Re-inventing Europe through social innovation: interview with Florian Guillaume, Europe Tomorrow

What is needed to create the Europe of tomorrow? According to the young social entrepreneur Florian Guillaume, Europe needs a “re-enchantment”. It is the desire to facilitate this re-enchantment and contribute to changing the world that has lead Florian, now 29, to co-found Europe Tomorrow: a project that aims at raising awareness on social innovation, creating a network among initiative on the ground and big companies interested in CSR. The New European met Florian during the European Business Summit in Brussels, a yearly meeting of policy makers, businessmen and intellectuals, to know more about Europe Tomorrow and its ideas on social innovation.

What is Europe Tomorrow? How was it born?

We started Europe Tomorrow in 2015 with the aim of creating a network dedicated to understanding, replicating and transmitting social innovation at the EU level. The project was launched two years ago when we decided to travel for a year all around Europe, in order to get to know social innovation initiatives. The journey allowed us to identify 2500 different existing initiatives in 20 countries.

There is a huge variety among the initiatives we identified: some of them are organised by nonprofits, others are grassroots; they can be private, organised by SMEs or by multinational companies; and there are even cases of activities made by the public sector. Particularly successful cases in this regard are the Sharing city project in Amsterdam and the Green City initiative in Copenhagen. In total, we decided to put 300 ideas on our website, where they are classified based on country and typology: they are divided into 12 categories, such as Agriculture, Climate, Democracy and Education.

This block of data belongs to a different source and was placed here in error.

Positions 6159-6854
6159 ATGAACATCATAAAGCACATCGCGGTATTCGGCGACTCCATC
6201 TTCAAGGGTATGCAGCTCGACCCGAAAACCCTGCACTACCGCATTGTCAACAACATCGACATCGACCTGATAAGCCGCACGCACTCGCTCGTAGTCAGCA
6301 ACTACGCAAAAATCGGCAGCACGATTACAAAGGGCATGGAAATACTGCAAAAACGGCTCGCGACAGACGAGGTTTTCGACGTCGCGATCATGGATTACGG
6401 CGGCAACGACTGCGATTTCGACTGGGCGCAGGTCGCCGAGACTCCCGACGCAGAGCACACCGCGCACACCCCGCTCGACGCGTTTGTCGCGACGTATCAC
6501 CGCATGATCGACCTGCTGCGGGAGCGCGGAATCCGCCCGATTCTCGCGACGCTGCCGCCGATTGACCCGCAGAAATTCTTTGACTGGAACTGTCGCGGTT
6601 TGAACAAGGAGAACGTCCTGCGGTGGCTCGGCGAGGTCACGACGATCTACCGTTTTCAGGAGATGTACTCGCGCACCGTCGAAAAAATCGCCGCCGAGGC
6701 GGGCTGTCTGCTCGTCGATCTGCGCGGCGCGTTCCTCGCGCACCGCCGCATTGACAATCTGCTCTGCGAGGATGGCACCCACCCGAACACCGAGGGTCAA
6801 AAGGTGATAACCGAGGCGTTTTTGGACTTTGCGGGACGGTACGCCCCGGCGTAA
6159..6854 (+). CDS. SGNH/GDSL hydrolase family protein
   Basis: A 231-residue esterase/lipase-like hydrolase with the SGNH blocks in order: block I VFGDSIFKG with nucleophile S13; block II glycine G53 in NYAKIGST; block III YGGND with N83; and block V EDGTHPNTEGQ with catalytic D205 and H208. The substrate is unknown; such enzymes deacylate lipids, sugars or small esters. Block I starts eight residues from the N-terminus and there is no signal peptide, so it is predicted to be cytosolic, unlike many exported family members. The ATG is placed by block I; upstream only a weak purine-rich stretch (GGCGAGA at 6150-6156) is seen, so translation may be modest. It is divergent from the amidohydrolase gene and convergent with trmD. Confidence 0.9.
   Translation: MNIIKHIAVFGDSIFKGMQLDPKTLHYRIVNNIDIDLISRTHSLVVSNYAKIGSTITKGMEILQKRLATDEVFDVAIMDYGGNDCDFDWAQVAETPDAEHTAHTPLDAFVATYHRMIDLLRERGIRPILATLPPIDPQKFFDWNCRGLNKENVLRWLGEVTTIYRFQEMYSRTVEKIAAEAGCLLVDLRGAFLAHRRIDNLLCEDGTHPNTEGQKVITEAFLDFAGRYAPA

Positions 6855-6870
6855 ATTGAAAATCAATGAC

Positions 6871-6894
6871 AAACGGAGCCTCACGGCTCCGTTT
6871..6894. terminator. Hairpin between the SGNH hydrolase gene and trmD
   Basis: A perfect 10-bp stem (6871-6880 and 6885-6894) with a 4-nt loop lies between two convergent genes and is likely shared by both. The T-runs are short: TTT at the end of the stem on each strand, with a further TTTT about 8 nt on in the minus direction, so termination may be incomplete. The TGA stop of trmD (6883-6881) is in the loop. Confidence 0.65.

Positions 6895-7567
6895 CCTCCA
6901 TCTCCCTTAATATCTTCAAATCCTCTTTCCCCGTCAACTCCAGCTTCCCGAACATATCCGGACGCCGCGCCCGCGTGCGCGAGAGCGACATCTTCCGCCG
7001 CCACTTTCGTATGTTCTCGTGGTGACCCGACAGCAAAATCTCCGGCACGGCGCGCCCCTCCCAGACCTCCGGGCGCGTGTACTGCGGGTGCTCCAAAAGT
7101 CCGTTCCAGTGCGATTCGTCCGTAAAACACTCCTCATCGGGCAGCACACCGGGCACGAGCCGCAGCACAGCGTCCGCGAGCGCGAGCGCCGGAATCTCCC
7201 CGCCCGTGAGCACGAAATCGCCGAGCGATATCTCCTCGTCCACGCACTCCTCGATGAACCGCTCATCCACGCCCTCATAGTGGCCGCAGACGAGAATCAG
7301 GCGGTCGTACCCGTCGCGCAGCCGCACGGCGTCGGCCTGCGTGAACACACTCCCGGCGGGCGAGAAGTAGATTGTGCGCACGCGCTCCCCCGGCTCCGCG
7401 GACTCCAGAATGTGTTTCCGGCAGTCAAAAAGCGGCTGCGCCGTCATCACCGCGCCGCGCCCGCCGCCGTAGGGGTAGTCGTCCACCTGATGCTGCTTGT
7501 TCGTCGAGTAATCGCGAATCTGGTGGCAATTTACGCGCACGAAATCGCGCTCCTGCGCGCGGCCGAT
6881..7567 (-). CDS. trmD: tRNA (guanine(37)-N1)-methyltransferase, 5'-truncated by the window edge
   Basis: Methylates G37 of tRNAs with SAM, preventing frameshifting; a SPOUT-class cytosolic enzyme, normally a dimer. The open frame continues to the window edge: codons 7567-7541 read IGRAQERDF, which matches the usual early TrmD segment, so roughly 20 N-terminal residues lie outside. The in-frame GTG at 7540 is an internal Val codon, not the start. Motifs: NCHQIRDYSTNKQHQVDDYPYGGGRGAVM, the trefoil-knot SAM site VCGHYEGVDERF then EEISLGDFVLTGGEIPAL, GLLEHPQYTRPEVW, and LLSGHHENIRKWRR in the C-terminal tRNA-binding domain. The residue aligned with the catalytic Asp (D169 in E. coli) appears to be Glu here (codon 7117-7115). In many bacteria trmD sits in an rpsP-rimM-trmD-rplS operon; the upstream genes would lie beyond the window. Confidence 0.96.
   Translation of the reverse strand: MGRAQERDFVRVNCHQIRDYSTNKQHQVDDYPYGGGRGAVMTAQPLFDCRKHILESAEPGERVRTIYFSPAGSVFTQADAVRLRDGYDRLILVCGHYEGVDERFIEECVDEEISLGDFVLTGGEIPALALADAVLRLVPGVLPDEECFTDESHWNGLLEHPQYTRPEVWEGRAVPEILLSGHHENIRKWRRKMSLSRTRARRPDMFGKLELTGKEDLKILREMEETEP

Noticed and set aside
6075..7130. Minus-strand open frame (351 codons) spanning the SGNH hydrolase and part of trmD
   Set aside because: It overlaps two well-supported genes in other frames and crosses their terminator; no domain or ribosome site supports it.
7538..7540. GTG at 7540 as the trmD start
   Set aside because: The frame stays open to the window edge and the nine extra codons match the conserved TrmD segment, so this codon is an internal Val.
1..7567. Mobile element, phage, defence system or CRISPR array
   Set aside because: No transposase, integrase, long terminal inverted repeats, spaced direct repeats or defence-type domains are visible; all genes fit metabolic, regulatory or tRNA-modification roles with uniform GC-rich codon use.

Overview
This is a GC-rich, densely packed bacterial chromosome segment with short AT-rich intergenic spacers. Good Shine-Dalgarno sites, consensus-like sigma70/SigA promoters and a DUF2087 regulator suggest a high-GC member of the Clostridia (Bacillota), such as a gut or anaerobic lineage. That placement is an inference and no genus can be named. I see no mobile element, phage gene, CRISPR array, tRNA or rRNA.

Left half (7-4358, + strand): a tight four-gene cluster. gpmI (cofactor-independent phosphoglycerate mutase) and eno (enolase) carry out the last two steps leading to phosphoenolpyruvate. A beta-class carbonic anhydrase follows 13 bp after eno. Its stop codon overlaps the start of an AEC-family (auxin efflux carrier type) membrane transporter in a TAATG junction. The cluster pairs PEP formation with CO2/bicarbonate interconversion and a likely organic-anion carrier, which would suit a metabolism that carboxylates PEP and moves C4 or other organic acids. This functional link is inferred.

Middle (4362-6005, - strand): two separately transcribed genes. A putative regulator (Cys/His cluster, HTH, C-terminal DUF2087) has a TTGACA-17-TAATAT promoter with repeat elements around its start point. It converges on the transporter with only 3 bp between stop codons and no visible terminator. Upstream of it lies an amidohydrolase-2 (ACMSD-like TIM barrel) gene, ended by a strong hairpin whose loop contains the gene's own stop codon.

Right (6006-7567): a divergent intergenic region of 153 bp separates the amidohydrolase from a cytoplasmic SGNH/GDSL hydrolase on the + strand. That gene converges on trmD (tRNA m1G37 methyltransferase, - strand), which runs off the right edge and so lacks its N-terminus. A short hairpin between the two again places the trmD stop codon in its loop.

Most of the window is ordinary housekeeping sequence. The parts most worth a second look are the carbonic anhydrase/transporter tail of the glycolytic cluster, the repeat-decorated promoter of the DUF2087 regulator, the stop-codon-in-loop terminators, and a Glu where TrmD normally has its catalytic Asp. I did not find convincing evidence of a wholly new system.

How has the program evolved after your journey?

After having identified the main initiatives, we have launched the second phase of our project. Our ambition is to bridge sustainable and social innovation initiatives on the ground with what we call “purposeful organisations”: they could be big companies, like L’Oréal, Hitachi or McCain, or public institutions, such as the European Commission.

For instance, we organise knowledge expeditions and transformative experiences, such as “inspirational getaways”, where we bring together the big institutions with the social innovation initiatives. We want to create an ecosystem where new business models with a social impact can breed.

We also create some content, like videos and medias thanks to our collaboration with Pixelisa B Corp certified “branding for good” agency in Paris, NYC and San Francisco that helps us tell the stories of social innovators. Furthermore, we are currently undertaking a study to determine the present and the potential future economic impact of sustainable and social innovation in the EU. The purpose of the study is to serve as a self-fulfilling prophecy for 2030 by showing the potential of European changemakers. Our intention is also to encourage the European Commission to draft a strong Social and Sustainable Innovation Act.

Are you limiting yourself to Europe, or are you aiming at expanding to other countries in the world?

Our next step is to map the entire world: we organise travel tours with young entrepreneurs. We are currently creating a global network, ‘Tomorrow’, that goes beyond Europe and embraces the world: for example, we have just established Brasil Tomorrow. More recently, I have been in Guadeloupe, where we are setting up Caribbean Tomorrow.